Pharmacological management of X-linked hypophosphataemia

Research output: Contribution to journalReview article

5 Scopus citations


The most common heritable disorder of renal phosphate wasting, X-linked hypophosphataemia (XLH), was discovered to be caused by inactivating mutations in the phosphate regulating gene with homology to endopeptidases on the X-chromosome (PHEX) gene in 1995. Although the exact molecular mechanisms by which PHEX mutations cause disturbed phosphate handling in XLH remain unknown, focus for novel therapies has more recently been based upon the finding that the bone-produced phosphaturic hormone fibroblast growth factor-23 is elevated in XLH patient plasma. Previous treatment strategies for XLH were based upon phosphate repletion plus active vitamin D analogues, which are difficult to manage, fail to address the primary pathogenesis of the disease, and can have deleterious side effects. A novel therapy for XLH directly targeting fibroblast growth factor-23 via a humanized monoclonal antibody (burosumab-twza/CRYSVITA, henceforth referred to just as burosumab) has emerged as an effective, and recently approved, pharmacological treatment for both children and adults. This review will provide an overview of the clinical manifestations of XLH, the molecular pathophysiology, and summarize its current treatment.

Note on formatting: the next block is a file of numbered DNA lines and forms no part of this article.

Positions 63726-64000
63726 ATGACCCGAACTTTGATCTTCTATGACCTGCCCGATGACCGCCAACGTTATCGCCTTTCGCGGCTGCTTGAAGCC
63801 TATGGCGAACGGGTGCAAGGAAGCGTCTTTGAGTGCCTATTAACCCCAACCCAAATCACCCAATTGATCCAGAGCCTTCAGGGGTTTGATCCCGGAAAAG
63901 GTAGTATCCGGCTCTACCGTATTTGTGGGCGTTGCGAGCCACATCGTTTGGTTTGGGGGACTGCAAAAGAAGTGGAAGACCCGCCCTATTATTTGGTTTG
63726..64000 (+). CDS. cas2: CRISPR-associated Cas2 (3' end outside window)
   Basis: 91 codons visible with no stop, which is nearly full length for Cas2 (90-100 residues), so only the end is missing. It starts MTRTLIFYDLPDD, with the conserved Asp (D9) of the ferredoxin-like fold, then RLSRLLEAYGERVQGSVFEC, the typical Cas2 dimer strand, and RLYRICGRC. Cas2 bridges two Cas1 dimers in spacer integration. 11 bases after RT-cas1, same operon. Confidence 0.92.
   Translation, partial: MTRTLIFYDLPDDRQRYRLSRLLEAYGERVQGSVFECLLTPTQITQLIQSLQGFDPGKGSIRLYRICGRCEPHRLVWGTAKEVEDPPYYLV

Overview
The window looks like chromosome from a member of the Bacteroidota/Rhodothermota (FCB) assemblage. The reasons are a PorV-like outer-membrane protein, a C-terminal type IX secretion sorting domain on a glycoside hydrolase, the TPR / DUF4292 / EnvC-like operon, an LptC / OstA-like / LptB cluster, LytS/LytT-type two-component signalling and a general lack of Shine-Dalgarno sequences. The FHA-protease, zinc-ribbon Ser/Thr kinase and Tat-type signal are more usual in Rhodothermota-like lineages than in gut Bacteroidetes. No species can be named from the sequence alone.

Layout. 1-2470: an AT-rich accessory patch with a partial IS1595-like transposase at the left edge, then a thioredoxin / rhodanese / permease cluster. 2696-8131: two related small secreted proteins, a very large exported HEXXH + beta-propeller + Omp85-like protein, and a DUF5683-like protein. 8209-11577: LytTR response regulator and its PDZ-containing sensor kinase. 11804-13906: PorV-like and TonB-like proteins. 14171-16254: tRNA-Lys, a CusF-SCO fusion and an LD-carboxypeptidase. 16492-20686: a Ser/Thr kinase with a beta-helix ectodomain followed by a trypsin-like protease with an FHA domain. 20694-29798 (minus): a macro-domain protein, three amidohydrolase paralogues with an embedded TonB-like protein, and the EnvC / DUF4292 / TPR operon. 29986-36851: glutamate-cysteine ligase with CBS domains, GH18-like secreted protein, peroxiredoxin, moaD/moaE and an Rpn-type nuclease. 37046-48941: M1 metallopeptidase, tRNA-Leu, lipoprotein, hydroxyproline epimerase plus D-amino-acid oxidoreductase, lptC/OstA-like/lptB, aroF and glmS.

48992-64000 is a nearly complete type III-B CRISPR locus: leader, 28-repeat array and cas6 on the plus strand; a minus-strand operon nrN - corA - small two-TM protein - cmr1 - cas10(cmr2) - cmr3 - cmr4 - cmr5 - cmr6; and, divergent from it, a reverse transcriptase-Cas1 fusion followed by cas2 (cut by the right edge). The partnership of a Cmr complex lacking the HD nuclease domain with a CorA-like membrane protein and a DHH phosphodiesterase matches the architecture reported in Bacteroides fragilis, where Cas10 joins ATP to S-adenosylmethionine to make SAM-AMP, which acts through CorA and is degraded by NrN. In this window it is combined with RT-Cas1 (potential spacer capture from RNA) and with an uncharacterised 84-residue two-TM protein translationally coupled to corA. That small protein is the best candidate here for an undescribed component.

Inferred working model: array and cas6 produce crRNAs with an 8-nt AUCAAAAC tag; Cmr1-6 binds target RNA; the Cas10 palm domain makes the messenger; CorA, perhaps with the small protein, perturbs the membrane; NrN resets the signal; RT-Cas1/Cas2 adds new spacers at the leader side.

Original languageEnglish (US)
Pages (from-to)1188-1198
Number of pages11
JournalBritish Journal of Clinical Pharmacology
Issue number6
StatePublished - Jun 2019


  • PHEX
  • X-linked hypophosphataemia
  • burosumab-twza
  • fibroblast growth factor 23

ASJC Scopus subject areas

  • Pharmacology
  • Pharmacology (medical)

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